Night scene - noise and detail - Leica C-112 and D-Lux6.

Discussion in 'Scenic, Architecture, and Travel' started by dalethorn, Nov 14, 2013.

  1. dalethorn

    dalethorn Guest

    Here is a comparison of noise and detail with several different ISOs. It won't be a completely fair comparison since the second C-112 image is closer than the first C-112 image and also closer than the third image (from the D-Lux6). The first image is ISO 1600 (C-112, 1/4 second), the second is ISO 80 (C-112, 6 seconds), and the third is ISO 1250 (D-Lux6, 1/4 second).



  2. Brian

    Brian Super Moderator Subscribing Member

    Apr 3, 2013
    The level of detail in the lit window in shot #2 is much higher than the other two. That was a steady 6-second exposure. The lost detail in the other shots- Makes me wonder if in-camera noise reduction is killing off detail. "Like night and day"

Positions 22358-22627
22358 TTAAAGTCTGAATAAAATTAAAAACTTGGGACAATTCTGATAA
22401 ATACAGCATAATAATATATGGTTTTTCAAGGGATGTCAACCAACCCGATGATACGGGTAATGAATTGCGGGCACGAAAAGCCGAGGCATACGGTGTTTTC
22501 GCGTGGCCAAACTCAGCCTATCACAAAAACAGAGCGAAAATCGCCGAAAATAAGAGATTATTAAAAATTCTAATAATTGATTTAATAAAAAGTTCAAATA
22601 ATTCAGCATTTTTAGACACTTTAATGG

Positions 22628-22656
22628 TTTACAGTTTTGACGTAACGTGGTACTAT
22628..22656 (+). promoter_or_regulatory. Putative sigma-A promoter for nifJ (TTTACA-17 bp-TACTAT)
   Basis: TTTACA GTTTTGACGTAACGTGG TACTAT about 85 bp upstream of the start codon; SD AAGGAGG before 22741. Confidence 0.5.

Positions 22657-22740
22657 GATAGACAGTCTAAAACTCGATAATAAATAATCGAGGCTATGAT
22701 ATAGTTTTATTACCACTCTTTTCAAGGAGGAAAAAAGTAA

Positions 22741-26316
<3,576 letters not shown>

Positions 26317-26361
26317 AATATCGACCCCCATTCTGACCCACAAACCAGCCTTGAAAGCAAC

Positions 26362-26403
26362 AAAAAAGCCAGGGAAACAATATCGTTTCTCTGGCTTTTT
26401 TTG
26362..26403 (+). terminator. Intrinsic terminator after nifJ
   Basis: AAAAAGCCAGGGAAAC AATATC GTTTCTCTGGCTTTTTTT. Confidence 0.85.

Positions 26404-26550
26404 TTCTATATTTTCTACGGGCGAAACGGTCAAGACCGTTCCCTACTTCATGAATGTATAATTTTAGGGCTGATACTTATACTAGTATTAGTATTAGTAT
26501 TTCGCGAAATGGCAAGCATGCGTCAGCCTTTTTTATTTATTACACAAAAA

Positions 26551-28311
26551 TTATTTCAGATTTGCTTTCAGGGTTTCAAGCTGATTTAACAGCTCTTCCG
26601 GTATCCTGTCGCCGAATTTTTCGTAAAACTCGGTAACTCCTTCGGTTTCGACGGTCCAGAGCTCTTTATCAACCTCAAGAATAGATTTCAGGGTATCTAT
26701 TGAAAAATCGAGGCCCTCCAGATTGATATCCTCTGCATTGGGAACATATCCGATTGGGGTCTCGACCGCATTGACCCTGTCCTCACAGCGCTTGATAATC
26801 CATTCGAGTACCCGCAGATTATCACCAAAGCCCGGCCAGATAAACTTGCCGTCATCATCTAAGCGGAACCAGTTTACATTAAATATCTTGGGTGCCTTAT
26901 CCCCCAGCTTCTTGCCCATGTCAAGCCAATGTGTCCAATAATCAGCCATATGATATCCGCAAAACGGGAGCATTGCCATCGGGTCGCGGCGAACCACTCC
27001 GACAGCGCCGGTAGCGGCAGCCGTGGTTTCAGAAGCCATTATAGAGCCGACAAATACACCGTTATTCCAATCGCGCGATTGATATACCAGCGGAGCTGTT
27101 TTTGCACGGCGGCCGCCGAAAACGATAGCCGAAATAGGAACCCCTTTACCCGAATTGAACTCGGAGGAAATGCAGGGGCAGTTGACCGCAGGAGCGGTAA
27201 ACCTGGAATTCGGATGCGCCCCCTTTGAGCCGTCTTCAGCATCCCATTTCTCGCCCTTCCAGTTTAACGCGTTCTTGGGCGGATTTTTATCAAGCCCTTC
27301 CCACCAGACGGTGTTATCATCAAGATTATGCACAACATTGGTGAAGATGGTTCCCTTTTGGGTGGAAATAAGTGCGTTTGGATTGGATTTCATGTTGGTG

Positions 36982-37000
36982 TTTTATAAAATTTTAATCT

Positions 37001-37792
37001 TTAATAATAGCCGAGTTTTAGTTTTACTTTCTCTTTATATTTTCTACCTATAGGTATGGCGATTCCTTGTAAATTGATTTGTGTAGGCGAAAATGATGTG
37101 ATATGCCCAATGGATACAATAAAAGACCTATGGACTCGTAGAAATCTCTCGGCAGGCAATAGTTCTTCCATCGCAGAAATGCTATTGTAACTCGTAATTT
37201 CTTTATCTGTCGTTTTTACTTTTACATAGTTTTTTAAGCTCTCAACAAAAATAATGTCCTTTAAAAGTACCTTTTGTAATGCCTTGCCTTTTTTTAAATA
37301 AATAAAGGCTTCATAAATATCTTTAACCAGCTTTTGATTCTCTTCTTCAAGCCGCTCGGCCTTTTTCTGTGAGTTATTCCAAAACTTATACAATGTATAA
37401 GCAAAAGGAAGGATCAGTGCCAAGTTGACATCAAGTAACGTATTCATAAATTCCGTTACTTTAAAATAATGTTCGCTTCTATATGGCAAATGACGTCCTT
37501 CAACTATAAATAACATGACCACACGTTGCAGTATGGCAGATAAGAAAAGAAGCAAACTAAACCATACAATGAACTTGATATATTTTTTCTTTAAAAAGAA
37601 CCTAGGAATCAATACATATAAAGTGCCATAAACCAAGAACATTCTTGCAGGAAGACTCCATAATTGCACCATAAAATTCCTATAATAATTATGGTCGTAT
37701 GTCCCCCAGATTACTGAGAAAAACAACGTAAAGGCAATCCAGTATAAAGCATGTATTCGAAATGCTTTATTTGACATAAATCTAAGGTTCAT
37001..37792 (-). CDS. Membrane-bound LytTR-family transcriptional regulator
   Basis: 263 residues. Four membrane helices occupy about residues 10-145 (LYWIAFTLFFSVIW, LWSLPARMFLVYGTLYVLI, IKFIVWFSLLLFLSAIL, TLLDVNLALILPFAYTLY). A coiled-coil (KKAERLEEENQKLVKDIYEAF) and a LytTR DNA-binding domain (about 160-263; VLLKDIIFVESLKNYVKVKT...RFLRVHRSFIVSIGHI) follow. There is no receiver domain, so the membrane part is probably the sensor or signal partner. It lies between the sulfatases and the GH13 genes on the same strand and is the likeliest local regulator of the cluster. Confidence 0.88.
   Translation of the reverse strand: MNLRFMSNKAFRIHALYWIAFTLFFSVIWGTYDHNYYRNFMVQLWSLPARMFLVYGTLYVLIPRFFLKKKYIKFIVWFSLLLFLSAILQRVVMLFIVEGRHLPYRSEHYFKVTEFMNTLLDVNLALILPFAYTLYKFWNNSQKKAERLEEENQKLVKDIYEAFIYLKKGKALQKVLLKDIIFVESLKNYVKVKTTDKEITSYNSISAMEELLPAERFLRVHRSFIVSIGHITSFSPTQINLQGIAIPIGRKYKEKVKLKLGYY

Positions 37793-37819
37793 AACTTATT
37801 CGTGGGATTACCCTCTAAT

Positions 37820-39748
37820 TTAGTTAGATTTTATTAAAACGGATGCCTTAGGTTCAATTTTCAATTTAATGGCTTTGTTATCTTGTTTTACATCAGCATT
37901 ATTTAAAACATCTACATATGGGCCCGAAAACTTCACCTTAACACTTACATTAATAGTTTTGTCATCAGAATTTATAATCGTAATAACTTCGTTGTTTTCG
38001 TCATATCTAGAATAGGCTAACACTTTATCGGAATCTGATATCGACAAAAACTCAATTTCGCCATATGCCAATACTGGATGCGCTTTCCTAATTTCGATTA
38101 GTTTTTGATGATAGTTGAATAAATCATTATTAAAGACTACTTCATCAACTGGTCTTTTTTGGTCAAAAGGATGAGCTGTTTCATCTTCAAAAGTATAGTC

3. dalethorn

    dalethorn Guest

    It seemed to me when I examined shot #1 (and several others taken at the same time) that the noise was just eating the image. But I suspect there are other factors. I think if I had used 1/2 second at ISO 1600 on the first, by switching to shutter priority as I did with image #2 (necessary of course to get the exposure greater than one second), then image #1's noise would look more like image #3 from the D-Lux6. So the camera probably was not saturating enough on a purely auto-exposure. Now I need to go back and retest the ISO 1600. If my suspicion proves out, I might ask Leica to include a special warning about auto-exposure under-exposure in high ISO situations.
  4. dalethorn

    dalethorn Guest

    The second image was updated automatically when I updated it on my website. It's now the C-112 at 1600 ISO, with exposure time of 1.3 seconds at f8.0 - I expected the camera would stick with f5.x at the somewhat long exposure using shutter priority, but instead the camera chose f8 - most peculiar. Anyway, it's a good compare now showing how much better the 'C' is with proper exposure, but just as important, that you can't depend on a straightforward calculation such as 20 times the ISO, therefore 1/20 the shutter speed.